Question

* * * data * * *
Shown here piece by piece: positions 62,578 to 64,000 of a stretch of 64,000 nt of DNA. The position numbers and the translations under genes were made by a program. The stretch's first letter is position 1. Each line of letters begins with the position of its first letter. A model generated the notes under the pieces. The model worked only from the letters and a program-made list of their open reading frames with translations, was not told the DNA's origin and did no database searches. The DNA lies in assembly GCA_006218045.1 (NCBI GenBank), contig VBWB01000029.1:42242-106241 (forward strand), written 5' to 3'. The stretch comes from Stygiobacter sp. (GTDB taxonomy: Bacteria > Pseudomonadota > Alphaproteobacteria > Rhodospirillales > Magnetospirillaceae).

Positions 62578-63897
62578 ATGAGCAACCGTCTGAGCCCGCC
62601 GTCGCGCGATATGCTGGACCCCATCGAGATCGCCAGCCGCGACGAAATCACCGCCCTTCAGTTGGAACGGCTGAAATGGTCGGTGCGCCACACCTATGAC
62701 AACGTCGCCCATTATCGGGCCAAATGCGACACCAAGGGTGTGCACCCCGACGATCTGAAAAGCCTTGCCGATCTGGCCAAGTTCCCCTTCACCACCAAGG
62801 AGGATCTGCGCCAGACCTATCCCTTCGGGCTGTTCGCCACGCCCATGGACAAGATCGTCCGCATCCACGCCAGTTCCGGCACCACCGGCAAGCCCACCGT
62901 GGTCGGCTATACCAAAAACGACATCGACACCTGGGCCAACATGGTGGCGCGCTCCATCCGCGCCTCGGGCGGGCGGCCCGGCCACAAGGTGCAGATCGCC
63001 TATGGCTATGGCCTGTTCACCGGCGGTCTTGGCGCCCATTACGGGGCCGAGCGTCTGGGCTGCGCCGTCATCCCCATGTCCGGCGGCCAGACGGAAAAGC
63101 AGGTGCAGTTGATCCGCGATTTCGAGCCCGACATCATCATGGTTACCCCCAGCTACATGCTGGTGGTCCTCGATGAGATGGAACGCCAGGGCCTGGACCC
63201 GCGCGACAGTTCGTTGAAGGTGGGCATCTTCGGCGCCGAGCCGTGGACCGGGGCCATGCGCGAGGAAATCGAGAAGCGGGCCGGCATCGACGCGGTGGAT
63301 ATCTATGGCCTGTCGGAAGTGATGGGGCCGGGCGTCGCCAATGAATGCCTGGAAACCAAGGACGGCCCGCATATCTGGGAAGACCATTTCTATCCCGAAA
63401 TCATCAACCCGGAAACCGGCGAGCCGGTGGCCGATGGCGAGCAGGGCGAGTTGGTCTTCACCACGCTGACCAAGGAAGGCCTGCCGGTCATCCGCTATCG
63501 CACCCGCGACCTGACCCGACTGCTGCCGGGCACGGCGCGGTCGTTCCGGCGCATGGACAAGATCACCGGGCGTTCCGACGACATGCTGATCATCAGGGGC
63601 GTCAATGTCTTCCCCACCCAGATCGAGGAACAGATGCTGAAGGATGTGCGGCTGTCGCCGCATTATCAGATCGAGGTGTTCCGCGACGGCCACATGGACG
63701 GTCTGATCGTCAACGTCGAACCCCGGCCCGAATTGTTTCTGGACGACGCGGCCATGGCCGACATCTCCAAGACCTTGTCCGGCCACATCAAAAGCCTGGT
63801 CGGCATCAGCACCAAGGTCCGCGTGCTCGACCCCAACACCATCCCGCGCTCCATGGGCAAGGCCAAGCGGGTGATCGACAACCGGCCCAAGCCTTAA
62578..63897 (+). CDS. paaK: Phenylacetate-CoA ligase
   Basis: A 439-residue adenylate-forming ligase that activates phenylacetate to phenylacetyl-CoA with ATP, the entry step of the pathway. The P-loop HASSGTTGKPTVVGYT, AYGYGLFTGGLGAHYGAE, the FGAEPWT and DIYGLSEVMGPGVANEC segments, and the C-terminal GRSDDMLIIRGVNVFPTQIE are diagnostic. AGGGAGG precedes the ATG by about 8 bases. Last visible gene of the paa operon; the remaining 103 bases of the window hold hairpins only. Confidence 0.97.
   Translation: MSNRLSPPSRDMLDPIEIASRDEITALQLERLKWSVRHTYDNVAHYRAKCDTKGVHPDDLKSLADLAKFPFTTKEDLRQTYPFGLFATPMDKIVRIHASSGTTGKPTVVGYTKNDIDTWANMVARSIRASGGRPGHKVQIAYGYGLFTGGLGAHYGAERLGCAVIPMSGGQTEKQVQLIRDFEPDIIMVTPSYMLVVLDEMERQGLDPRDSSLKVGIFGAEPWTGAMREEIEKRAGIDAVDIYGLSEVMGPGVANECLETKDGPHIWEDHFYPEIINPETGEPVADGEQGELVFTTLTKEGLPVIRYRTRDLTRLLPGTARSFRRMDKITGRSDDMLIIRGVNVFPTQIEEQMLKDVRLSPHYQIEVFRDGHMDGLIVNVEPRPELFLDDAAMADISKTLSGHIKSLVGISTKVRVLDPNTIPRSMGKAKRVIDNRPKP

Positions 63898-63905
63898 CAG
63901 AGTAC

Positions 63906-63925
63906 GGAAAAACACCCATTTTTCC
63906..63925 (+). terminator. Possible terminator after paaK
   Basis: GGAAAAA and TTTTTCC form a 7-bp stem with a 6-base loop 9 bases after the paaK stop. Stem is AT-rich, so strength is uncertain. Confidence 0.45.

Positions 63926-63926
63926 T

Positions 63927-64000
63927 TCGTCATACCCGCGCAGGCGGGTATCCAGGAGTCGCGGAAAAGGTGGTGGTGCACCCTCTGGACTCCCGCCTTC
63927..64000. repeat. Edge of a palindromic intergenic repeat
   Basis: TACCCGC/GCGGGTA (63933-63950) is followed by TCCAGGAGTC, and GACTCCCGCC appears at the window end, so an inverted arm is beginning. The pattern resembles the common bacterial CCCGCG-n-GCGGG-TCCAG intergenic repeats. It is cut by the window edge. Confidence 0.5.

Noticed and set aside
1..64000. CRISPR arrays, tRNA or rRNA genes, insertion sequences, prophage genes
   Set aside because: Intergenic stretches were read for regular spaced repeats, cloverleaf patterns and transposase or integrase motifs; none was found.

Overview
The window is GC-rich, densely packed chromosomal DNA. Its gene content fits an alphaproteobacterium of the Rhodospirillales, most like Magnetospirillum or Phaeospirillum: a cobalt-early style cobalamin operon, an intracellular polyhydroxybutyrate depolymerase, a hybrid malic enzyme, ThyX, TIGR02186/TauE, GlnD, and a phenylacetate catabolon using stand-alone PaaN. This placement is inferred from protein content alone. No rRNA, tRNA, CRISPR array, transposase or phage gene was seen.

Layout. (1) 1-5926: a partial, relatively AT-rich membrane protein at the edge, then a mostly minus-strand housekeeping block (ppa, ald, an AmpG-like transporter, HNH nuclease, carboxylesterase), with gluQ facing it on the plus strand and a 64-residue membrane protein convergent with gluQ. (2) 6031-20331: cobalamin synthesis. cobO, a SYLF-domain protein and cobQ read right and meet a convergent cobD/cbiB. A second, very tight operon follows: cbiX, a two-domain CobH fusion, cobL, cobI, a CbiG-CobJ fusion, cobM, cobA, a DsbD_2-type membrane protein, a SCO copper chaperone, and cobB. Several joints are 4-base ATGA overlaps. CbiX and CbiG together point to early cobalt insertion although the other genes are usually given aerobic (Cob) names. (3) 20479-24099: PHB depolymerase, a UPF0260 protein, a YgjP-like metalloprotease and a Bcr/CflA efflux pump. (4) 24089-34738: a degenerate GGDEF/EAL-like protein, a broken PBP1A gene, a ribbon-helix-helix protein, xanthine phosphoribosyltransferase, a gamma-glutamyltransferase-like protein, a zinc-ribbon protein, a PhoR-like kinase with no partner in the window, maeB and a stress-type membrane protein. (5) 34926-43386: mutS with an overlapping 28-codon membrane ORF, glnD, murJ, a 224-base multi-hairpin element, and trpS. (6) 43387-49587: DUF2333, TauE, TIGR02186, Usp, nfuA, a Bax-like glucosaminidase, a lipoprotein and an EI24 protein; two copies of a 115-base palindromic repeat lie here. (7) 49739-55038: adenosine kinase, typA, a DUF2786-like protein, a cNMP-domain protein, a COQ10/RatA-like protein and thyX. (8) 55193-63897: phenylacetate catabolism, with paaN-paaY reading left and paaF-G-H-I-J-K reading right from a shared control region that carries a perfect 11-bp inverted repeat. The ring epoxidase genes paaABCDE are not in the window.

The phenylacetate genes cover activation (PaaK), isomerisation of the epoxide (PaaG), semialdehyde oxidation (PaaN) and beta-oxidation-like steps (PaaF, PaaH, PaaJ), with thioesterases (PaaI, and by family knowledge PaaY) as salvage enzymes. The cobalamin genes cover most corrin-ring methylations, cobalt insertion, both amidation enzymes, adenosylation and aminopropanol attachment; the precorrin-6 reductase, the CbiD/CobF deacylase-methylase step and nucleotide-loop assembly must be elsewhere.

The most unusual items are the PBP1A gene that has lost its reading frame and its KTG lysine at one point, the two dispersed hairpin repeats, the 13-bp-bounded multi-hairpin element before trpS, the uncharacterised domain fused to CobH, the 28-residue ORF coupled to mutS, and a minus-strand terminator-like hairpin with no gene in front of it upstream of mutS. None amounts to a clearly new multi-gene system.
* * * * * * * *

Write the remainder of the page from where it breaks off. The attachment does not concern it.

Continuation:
Reliable Construction Company Reliable Construction Company is deciding how much they will bid for a contract to build a new plant for a major manufacturer. Based on the specifications of the new plant, Reliable has estimated what the company’s total cost would be if it were to undertake the project. Reliable estimates that the project would cost $4.55 million (M) and are thinking about bidding $5.4 M in the proposal. Reliable also estimates that the cost of preparing a proposal would cost $50,000. Three other construction companies also were invited to submit bids for this project. All three have been long-standing competitors of the Reliable Construction Company, so the company has had a great deal of experience in observing their bidding strategies. A veteran analyst in the bid preparation office has taken on the task of estimating what bid each of these competitors will submit. Since there is so much uncertainty in this process, the analyst has determined that each of these estimates needs to be in the form of a triangular probability distribution. Competitor 1 is known to use a 30 percent profit margin above the total (direct) cost of a project in setting its bid. However, competitor 1 also is a particularly unpredictable bidder because of an inability to estimate the true costs of a project with much accuracy. Its actual profit margin on past bids has ranged from as low as minus 5 percent to as high as 60 percent. Competitor 2 uses a 25 percent profit margin and is somewhat more accurate than competitor 1 in estimating project costs, but it still has set bids in the past that have missed this profit margin by as much as 15 percent in either direction. On the other hand, competitor 3 is unusually accurate in estimating project costs (as is the Reliable Construction Co.). Competitor 3 has a history of also is adept at adjusting its bidding strategy, so it is likely to set its profit margin between 20 and 30 percent. By knowing this information, the analyst has been able to estimate three key numbers for each competitor: a minimum value (a), a most likely value (m), and a maximum value (b) for the profit margin. By knowing all of this information, Reliable would like to investigate if they should consider changing their initial bid offer of $5.6 M. 1. Given the cost of the project, the cost of preparing the proposal, and the currently proposed bid amount, compute the profit and the profit margin. a. Compute profit margin as profit over total cost. 2. Based on the analysis conducted by the analyst, use the following information in order to compute the minimum, most likely and maximum bid values for each competitor. a. NOTE: No work needs to be completed for this part. However, the information will be used to complete the next part. 3. Use the percentages in the previous part to determine the minimum, most likely and maximum bid values for each competitor. a. HINT: Base your calculations on the cost of the project. Do not include the cost of preparing the bid. 4. Generate a random number between 0 and 1. 5. Using the random number generated in the previous part, randomly generate three bid values for each competitor based on a triangular distribution. 6. Determine the minimum bid value from the competition. Assume that a minimum bid will win the proposal. Develop a formula that results in a “Y” if Reliable would have won the bid based on the minimum amount found from the competition and the current bid amount. If Reliable would not have won the bid under the current circumstance, the formula should result in an “N.” Be sure to make this formula dynamic. In other words, do not hard code the current bid amount. Finally, calculate the profit assuming Reliable has submitted a full proposal. Thus, if they do not win, their profit will be negative (i.e. cost of preparing the proposal). 7. Use a Data Table to generate 200 replicates of the simulation developed in the previous part. 8. In order to understand the most attractive competitive bid coming from the competition, calculate the various descriptive statistics based on the Data Table. 9. Create a histogram for the minimum competitor's bid from the Data Table. 10. Calculate the frequency and the percentage of how many times Reliable either lost or won the contract. 11. Create a pie chart based on the percentage of “Y” and “N,” where data labels show the Category Name, Percentage, and Legend Key. 12. Use the Scenario Manager to observe the change in Profit, Net Profit Margin, and likelihood of Reliable winning the proposal (i.e. % of “Y”) when the initial bid amount is varied from $5.5 M, $5.4 M, $5.3 M, $5.2 M, $5.1 M, and %5.0 M. 13. If the manager of Reliable Construction Company is worried that their current bid amount of $5.6 M is not competitive enough, what should the manager consider lowering the bid amount to if the company has a policy that they need to make at least 15% net profit margin?